First published: 19 Feb 2008, 13:37

Norway may have a labour shortage, but a government minister rejects reports that the country intends to import 100,000 workers from Turkey to address it.
Bjarne Håkon Hanssen was in Turkey last week and claims a misunderstanidng must have led to inaccurate press reports in Ankara and elsewhere across the country that Norway would loosen its immigration restrictions, to recruit and import 100,000 skilled Turkish workers.
One large Turkish web site went so far as to claim that Norway would “open its doors for 100,000 Turks.” Wrong, Hanssen told Oslo newspaper Dagsavisen.
“I have of course never said that and never meant that,” Hanssen said. He does hope, however, that Norwegian companies will look to Turkey in their quest for workers.
“We have between 130,000 and 140,000 vacant positions in Norway, and Turkey has 450,000 skilled workers who are unemployed,” he noted. Hanssen thinks the confusion arose during remarks he and his Turkish colleague made while talking about the labour markets in Norway and Turkey.
“They (the press) haven’t understood that this is about private companies’ needs. Norway as a country won’t be fetching anybody from any place,” Hanssen said.
He noted that Turkish workers would be welcome in Norway, if they are skilled and a Norwegian firm invites them. They have to have a job lined up first before coming, he said.

Sweden:

Hospital in HIV needle mix up
Published: 19 Feb 08 15:23 CET

A nurse at Sahlgrenska University Hospital has been found to have injected a patient with a syringe previously used on an HIV-infected patient.
Officials believe that the oversight may have resulted in the man being infected with the HIV virus.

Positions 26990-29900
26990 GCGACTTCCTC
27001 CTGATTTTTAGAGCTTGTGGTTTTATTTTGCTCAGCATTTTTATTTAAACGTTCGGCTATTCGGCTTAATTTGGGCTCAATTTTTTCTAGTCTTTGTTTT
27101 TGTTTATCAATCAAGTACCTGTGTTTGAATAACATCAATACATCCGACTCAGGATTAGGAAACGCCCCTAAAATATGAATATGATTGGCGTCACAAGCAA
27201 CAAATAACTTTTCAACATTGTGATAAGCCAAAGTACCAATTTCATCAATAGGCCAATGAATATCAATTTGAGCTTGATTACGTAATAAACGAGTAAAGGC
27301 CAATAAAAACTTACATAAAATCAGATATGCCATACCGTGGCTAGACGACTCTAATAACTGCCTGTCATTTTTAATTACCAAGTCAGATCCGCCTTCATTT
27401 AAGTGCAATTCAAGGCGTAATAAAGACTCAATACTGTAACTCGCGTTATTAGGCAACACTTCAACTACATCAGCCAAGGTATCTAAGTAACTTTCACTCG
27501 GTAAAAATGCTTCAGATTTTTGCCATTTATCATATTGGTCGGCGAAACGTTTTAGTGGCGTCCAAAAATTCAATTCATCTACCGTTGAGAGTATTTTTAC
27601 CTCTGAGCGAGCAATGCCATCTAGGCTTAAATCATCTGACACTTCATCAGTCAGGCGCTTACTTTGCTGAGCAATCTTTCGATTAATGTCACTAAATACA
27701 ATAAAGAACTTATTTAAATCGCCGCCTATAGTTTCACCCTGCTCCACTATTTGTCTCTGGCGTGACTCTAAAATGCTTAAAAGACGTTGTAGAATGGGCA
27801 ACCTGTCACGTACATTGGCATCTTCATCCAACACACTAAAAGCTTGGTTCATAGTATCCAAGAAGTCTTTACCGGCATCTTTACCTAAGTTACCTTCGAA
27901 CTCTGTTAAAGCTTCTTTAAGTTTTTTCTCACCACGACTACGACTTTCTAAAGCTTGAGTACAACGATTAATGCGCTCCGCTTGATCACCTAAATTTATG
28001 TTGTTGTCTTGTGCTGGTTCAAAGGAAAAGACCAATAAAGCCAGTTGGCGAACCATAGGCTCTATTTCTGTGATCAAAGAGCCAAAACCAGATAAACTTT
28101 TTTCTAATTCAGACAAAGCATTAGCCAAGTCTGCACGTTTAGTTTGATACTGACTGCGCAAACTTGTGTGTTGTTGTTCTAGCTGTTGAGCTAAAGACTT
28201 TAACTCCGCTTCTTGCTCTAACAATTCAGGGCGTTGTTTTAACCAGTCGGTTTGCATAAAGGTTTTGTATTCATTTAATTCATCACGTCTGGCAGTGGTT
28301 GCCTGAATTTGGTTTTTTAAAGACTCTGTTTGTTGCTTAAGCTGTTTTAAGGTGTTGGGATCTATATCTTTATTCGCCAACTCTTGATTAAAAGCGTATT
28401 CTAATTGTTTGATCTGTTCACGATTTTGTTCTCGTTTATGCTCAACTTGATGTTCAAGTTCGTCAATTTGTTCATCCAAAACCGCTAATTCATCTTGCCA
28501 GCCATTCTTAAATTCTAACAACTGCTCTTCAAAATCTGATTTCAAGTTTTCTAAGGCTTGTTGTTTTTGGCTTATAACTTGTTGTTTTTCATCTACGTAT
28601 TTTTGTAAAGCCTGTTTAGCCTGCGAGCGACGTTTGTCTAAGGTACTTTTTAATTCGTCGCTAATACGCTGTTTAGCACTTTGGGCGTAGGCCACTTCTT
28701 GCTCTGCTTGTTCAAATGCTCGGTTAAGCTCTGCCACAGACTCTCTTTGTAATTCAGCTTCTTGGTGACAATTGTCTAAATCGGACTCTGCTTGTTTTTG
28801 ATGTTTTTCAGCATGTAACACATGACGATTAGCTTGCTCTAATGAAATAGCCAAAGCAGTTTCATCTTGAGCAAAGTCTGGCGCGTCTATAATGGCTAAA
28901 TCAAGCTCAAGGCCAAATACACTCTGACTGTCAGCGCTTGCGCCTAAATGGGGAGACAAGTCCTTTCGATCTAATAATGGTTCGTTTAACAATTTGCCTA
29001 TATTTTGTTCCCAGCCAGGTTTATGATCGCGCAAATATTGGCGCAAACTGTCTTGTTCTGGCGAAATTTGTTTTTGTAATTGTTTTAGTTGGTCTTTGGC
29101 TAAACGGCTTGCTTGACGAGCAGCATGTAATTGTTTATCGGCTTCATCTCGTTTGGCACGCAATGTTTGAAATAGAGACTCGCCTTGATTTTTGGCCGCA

Sweden’s Board of Health and Welfare (Socialstyrelsen) has issued a sharp criticism against the hospital, according to the newspaper Göteborgs Posten.
The two patients, one hospitalized with HIV and the other with severe head injuries, were housed in the same room at the hospital.
Both were to be given injections, but when the nurse went to give the patient with head injuries his injection she accidentally took the syringe which had been used earlier on the HIV patient.
The syringe, which was placed near the patient with head injuries, wasn’t marked with the HIV patient’s name or personal identity number (personnummer).
Upon realizing the mistake, the hospital elected to treat the patient with head injuries as an HIV patient.
However, the man died of his injuries before the hospital could confirm whether or not he’d in fact contracted HIV.
The Board wrote in its report there is a high probability the man was infected with HIV and is demanding that the hospital improve its routines.
This is the second time in recent weeks that the Board has reprimanded Sahlgrenska.
Two weeks ago, health authorities criticized the hospital because a woman was infected with HIV by her husband after he’d received faulty test results showing he was free from the virus.